[The Lupines of the Columbia River Gorge of Oregon and Washington]

Spurred Lupine

Lupinus arbustus Dougl. ex Lindl. ssp. neolaxiflorus

(formerly Lupinus caudatus)

The loose raceme of Kellogg's spurred lupine from near the mouth of the Deschutes River ...........March 30, 2002.

The photo at right shows a close-up of the flower of Kellogg's spurred lupine. Although virtually indistinguishable from spurred lupine (Lupinus laxiflorus), the former lacks minute hairs which are found atop each wing petal, directly below the banner. Photographed near the mouth of the Deschutes River...........March 30, 2002.

Kellogg's spurred lupine is an attractive perennial wildflower with an unsettled taxonomy. It is very similar in appearance to spurred lupine (Lupinus laxiflorus), and is easily confused witht the latter species. Complicating matters is the fact that both species are often found together.

Hitchcock, in his "Flora of the Pacific Northwest" classifies Kellogg's spurred lupine as Lupinus caudatus. Current nomenclature lists it as Lupinus arbustus ssp. neolaxiflorus. I'd imagine the taxonomy of this species is still being considered and perhaps open for further revision.

The several stems of Kellogg's spurred lupine range from simple to branched and range from 20-35 cm tall. The herbage consists of silvery, silky, straight hairs closely appressed to the stem or leaves, all pointing in the same direction. Basal leaves may or may not be present. If so, the petioles range from 2-2.5 times longer than the blades. The petioles of the upper stem leaves are usually shorter than the leaf blades. Individual leaves are palmately compound with 6-10 leaflets, each of which ranges from narrowly to broadly oblanceolate. Individual leaflets range from 3-5 cm long with pointed tips and with silky hairs on both leaf surfaces.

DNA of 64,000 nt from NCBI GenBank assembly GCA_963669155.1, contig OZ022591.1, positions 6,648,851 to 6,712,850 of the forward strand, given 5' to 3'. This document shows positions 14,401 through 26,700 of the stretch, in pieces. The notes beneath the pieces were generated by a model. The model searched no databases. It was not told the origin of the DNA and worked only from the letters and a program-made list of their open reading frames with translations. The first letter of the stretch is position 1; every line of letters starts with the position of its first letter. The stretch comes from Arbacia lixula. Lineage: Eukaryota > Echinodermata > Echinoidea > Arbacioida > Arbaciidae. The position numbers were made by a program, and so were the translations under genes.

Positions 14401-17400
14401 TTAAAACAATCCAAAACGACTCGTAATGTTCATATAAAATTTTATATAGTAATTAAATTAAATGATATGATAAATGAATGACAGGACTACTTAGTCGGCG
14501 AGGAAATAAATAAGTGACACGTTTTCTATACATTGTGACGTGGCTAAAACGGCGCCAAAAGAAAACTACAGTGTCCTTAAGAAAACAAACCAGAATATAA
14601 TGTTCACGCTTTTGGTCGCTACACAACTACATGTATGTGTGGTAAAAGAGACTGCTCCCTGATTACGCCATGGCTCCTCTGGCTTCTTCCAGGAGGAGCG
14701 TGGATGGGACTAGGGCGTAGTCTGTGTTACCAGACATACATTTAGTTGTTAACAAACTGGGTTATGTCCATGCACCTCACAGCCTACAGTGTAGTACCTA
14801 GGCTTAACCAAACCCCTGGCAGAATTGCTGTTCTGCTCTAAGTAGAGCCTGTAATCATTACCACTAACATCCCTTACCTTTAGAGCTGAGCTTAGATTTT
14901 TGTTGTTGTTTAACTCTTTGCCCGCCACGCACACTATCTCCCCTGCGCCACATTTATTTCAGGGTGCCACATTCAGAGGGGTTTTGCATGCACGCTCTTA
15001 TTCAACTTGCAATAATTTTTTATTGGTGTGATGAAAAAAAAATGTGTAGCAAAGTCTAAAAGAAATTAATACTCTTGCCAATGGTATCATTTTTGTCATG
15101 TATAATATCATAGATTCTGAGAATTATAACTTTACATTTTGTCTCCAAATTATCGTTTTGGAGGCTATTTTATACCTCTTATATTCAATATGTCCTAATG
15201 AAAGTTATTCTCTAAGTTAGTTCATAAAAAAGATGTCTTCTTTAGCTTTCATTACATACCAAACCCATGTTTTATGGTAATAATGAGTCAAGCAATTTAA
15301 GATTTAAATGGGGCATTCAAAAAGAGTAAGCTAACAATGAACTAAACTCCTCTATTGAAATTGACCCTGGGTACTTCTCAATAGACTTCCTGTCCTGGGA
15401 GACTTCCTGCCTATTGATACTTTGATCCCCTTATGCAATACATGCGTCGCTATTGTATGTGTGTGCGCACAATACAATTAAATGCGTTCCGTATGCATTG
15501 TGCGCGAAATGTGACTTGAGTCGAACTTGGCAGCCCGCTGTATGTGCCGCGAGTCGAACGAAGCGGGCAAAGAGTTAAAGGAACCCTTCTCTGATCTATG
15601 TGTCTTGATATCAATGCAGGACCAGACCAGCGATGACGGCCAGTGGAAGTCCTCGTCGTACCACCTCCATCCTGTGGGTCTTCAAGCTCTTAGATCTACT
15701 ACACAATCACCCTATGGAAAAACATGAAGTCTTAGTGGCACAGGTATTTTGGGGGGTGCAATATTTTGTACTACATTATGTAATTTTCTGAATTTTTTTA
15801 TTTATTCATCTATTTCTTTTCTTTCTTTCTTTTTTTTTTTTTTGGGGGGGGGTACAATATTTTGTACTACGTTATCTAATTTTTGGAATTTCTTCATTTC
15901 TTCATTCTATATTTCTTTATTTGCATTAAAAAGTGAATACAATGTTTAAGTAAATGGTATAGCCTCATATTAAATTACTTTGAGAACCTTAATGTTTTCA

The racemes range from 5-30 cm long with many flowers. Spacing of the flowers ranges from closely packed (somewhat reminiscent of Lupinus leucophyllus) to widely spaced. The flower stems range from 2-3 mm long. Individual flowers are 10-12 mm long. The calyx which measures 3-4 mm long is slightly to prominently spurred on the upper side above the petiole. The upper calyx lobe is split at its tip, and ranges from 1/3 to 3/4 the length of the wings of the corolla (See photo below.). The corolla ranges from blue, purple, poink or white in color. The banner often is marked with white or yellowish on the front and has some short hairs on its back. The wings are glabrous (as opposed to being minutely pubescent on their upper surface as in Lupinus laxiflorus) or entirely lacking hairs. The margins of the keel are fringed with minute hairs. The silky pods are 2-3 cm long. The 4-6 seeds are about 5 mm long and a pinkish-brown in color.

The photo above shows the spurred calyx of Kellogg's spurred lupine. Note that the upper lobe of the calyx is fairly long, about one-half the length of the banner, which is slightly longer than the corolla wings (a key diagnostic characteristic for this species). Photo taken near the mouth of the Deschutes River in the Columbia River Gorge.


Kellogg's spurred lupine may be found on sagebrush slopes or in ponderosa pine forests.


Kellogg's spurred lupine may be found from central Oregon east to Montana and Colorado and south to California.

Kellogg's spurred lupine is not officially acknowledged as being found in the Columbia River Gorge but some plants may be found east of The Dalles, OR.

Paul Slichter